At TLA, we believe Maths is a highly creative subject that provides a foundation for the understanding of the world around us. It enables children to develop an ability to calculate, to reason mathematically and to solve problems, through understanding patterns and relationships in both number and space. These are crucial skills in everyday life, and especially critical in science and technology. High-quality mathematics education should make children curious and be enjoyable!
The aims of mathematics for all pupils are to:
- become fluent in the fundamentals of mathematics, through varied and frequent practice with increasingly complex problems over time, so pupils develop an understanding of different concepts, the ability to recall these and apply knowledge rapidly and accurately.
- reason mathematically by following a line of inquiry, developing an argument with justification or proof using mathematical language.
- solve problems by applying their mathematics to a variety of routine and non-routine problems with increasing sophistication, including breaking down problems into a series of steps and persevering in seeking solutions.
How do pupils learn maths?
At TLA, we use a variety of teaching and learning styles during mathematics lessons. We believe all pupils can attain highly in maths and all pupils have different strengths and development areas. As a result, we teach pupils in groupings that are flexible and dependent on the pupil's needs. The large majority of pupils progress through the curriculum content at the same pace. Differentiation is achieved by emphasising deep knowledge and through individual support and intervention. The questioning and scaffolding individual pupils receive in class as they work through problems will differ and pupils who grasp concepts rapidly are challenged through more demanding problems which deepen their knowledge further.
Practise and consolidation play a key role to mathematics learning. Teachers plan progression in relatively small steps, which pupils master before moving to the next stage. Teachers use precise questioning in class to test knowledge and assess pupils regularly to identify those requiring intervention so that all pupils keep up. Teachers ensure that concepts are modeled to pupils using multiple representations- using real equipment, pictures and abstract examples.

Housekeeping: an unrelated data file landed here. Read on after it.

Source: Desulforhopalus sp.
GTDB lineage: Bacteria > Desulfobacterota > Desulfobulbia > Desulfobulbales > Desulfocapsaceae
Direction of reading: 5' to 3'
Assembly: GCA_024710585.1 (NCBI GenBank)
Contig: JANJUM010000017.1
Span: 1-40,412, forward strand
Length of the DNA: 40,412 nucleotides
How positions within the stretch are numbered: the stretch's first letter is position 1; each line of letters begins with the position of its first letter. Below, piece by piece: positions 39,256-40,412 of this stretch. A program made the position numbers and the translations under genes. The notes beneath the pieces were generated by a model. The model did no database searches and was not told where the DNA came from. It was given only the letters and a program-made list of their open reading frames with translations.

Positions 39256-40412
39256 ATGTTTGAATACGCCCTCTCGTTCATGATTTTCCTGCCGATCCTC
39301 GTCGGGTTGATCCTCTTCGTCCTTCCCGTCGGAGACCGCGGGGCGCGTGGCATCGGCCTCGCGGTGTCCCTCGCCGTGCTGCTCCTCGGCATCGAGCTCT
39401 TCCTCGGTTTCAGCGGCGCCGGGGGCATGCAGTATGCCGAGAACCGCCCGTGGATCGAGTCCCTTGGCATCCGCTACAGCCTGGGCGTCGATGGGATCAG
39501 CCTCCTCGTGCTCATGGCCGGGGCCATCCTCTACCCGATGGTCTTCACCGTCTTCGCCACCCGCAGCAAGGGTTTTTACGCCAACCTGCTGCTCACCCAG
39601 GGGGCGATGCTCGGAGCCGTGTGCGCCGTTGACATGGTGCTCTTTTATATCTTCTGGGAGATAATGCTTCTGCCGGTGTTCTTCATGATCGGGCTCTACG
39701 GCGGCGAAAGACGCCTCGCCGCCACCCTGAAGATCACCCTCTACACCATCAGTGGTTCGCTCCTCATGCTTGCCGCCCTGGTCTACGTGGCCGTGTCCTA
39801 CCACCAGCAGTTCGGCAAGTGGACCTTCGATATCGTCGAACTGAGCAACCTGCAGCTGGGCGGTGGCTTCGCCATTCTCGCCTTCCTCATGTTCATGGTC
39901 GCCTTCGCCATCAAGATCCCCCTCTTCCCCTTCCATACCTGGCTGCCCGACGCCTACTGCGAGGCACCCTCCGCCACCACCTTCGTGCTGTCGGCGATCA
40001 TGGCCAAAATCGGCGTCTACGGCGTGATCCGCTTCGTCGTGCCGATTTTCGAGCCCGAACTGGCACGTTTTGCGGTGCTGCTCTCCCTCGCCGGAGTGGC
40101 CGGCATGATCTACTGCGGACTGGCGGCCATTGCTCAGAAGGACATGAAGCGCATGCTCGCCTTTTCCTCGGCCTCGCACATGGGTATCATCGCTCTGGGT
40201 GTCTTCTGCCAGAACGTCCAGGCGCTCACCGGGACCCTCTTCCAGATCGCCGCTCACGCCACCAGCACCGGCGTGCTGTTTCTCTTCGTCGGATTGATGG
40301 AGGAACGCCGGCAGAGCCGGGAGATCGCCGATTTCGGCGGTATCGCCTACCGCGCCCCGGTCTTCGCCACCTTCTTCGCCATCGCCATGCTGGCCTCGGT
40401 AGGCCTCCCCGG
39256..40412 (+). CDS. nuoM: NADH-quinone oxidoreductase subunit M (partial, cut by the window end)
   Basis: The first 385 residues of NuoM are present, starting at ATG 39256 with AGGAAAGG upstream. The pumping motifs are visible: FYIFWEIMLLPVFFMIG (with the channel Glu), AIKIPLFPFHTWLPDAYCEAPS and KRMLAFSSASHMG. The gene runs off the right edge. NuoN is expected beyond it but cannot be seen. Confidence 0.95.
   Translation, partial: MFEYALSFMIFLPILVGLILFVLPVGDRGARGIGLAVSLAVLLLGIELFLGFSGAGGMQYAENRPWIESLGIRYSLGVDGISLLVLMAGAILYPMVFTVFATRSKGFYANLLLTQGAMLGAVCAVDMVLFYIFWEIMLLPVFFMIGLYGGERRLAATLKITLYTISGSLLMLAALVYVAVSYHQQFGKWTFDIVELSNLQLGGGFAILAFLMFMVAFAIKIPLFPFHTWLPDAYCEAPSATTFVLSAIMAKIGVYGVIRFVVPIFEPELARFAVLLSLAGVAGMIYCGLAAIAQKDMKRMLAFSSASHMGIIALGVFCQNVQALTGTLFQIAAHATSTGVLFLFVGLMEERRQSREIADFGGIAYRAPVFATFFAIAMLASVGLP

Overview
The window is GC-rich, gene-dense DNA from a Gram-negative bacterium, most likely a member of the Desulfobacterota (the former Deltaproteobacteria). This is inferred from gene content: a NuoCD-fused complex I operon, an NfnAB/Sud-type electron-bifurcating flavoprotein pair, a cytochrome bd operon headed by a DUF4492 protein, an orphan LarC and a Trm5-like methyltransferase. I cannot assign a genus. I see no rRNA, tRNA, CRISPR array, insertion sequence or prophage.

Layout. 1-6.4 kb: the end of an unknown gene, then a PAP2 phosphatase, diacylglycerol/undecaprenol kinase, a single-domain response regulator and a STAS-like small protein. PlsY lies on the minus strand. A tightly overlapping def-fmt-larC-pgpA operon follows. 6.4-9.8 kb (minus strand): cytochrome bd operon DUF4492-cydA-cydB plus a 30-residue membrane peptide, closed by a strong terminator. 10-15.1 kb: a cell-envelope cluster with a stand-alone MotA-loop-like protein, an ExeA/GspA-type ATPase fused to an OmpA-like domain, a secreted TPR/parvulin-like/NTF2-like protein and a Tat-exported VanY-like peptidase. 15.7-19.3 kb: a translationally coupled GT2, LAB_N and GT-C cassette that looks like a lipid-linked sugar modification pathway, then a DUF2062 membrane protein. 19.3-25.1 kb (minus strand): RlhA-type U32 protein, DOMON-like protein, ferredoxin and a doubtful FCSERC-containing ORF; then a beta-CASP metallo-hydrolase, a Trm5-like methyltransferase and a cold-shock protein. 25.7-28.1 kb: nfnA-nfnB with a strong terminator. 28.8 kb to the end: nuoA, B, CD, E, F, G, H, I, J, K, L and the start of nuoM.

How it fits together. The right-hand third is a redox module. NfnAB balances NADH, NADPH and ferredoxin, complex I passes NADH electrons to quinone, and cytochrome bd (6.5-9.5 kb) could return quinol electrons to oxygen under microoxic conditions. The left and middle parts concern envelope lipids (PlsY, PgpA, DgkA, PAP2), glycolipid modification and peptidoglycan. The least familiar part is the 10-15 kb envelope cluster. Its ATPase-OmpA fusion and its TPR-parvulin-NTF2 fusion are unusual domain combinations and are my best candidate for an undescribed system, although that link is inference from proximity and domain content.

What do maths lessons look like at Truro Learning Academy?
To promote enjoyment, enthusiasm and confidence, we ensure pupils have plenty of opportunities to learn in an engaging, interactive manner, through games and play both inside and outside the classroom. Children are encouraged to share their ideas and understanding through discussion in class or with a partner. Our programme of ‘Multiplication Challenges’ from Y2 onwards helps develop instant recall of key facts for children in a manner they find thrilling.
Each classroom has a wide range of resources, which are accessible for the children to support their work, including number lines and small apparatus. Each has a working-wall including an inviting, informative display, including vocabulary, examples of children’s work, modeled examples of methods and good examples of reasoning and problem-solving. The aim of this is to provide a focal point for children during lessons and support and celebrate their learning.
What do children learn?
At TLA we are following the Math Mastery route using the White Rose system. This ensures our curriculum is mapped-out across all phases which ensures continuity and supports the transition. We actively supplement this programme with other materials including those from NCETM to provide a rich and varied approach is taken towards reasoning and problem-solving.
Maths in EYFS
Mathematics within the EYFS is developed through purposeful, play-based experiences and will be represented throughout the indoor and outdoor provision. The learning will be based on pupils’ interests and current Cornerstones themes and will focus on the expectations from Development Matters / Early Years Outcomes. As the pupils progress through, more focus is placed on representing their mathematical knowledge through more formal experiences. Pupils will be encouraged to record their mathematical thinking when ready and will increase throughout the year.